After years without a contract for on-Island medical care for veterans, officials are reporting that “considerable progress” has been made, news that was met with skepticism by the Island veterans agent.

The original contract between the Providence VA Medical Center and the Martha’s Vineyard Hospital lapsed several years ago, and in the meantime, Island veterans have had to go off-Island for most medical care.

The fight to renew the contract has involved politicians and, at time, strong emotions. In February, there was word that a contract should be in place by the spring, though that time came and went without any news.

In an August 8 letter to the Providence VA, Sens. John Kerry and Scott Brown said they had sent previous inquiries about the issue “and we were assured as early as March that the proposed contract was being finalized.”

“However, we continue to field complaints from our constituents on the Island about the lack of a contract,” the letter read.

In a letter addressed to Mr. Kerry and Mr. Brown, the director of medical services at the Providence VA Medical Center said that regional and local reviews of the contract have been completed, and the contract is awaiting final approval with the head of contracting (HCA) in Washington, D.C., with a recent protocol change requiring that the contract award be approved by that body.

“We have advised HCA of the importance of a timely review and will continue to engage them accordingly,” Providence medical center director Vincent Ng wrote. “Once we receive final approval, we will award the contract. Martha’s Vineyard Hospital will have 30 days to begin contract execution. During this timeframe, members of my staff will visit Martha’s Vineyard to help ensure a smooth transition into the new contract as well as meet with veteran stakeholders in a town hall setting.”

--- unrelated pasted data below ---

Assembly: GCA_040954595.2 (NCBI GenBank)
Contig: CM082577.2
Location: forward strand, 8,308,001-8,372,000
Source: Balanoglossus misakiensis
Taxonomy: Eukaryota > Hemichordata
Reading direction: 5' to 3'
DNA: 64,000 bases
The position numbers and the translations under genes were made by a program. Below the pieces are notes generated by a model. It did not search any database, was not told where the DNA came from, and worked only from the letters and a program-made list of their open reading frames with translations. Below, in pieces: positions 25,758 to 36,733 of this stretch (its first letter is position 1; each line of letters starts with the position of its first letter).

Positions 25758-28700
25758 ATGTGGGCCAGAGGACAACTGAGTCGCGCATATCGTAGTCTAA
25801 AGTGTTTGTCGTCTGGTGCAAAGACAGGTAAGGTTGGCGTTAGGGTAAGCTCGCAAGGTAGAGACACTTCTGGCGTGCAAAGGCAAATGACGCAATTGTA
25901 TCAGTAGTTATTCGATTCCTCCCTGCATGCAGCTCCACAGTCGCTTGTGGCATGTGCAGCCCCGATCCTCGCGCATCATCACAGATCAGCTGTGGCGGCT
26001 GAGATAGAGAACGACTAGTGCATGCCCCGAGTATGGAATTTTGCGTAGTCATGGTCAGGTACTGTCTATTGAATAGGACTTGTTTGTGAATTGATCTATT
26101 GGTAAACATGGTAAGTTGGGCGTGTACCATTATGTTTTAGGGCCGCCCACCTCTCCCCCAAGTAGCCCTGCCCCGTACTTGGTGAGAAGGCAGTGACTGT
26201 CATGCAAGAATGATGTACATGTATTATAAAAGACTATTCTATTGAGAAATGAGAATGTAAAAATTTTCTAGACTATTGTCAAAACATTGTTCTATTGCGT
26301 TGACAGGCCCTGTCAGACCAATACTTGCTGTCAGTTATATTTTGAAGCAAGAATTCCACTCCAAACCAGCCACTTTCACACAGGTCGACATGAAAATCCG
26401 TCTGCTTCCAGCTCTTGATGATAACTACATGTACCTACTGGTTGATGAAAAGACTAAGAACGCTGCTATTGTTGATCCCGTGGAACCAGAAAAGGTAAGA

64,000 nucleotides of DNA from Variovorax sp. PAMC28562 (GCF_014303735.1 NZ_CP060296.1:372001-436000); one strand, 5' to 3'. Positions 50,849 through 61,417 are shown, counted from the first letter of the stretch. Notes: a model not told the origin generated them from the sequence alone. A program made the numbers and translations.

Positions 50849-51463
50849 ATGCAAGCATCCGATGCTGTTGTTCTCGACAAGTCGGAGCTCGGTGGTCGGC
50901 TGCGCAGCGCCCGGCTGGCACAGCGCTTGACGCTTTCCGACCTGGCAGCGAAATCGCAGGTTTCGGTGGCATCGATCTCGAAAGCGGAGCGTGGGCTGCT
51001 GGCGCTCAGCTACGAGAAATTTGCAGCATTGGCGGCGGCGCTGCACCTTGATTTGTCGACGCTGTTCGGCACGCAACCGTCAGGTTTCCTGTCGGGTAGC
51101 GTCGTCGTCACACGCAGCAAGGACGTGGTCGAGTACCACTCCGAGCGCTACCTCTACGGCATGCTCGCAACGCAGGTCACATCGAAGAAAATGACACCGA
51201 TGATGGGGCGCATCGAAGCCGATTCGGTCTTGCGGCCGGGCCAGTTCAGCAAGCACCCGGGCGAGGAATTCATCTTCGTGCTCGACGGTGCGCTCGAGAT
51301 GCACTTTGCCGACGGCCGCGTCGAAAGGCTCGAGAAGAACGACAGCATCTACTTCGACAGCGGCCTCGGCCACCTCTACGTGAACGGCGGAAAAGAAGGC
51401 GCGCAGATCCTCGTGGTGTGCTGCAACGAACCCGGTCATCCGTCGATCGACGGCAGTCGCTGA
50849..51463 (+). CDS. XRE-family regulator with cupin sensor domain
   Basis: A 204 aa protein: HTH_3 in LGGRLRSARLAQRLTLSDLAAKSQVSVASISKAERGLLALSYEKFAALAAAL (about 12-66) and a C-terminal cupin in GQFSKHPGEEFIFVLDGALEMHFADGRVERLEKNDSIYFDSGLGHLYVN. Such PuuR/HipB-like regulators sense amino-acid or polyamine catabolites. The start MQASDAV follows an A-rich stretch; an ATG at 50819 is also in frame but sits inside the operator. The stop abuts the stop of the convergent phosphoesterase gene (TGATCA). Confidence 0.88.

The letter noted that the Providence VA and the Martha’s Vineyard Hospital have had to create a totally new contract, which will now include basic lab work and diagnostic imaging without the need for pre-approval. Veterans will still have to go off-Island for speciality care, Mr. Ng wrote, and dental care will not be authorized on the Island.

He said that without a contract, eligible veterans have received primary care on a fee-basis program, and information about the process for receiving this care has been sent to Dukes County and local veterans.

But Dukes County veterans agent Jo Ann Murphy said she didn’t think that was true. “I don’t know of anybody who got anything from them,” she said, noting that she was sent a fact sheet that she shared. “I don’t think that’s right.”

She added that in the last week, two veterans told her that they got a letter saying they would have to go to the Brockton VA for blood work, instead of getting it done on-Island.

One of the veterans was a 94-year-old man, she said. The veterans would have to go to Brockton every month to get routine tests done, she said.

Ms. Murphy advised the veterans to call the VA and ask for approval to pay for non-VA services.

Ms. Murphy was skeptical about the progress on a contract. “They’ve been saying that for months, so I’ll believe it when I see it,” she said. “It’s the same response, but it’s more eloquent this time . . . we’re closing in on September.”

Martha’s Vineyard Hospital CEO Tim Walsh said the hospital has sent in its part of the contract, and he hasn’t heard anything new. He said the hospital will be ready to execute the contract when it’s approved. “We’ll be ready to go,” he said.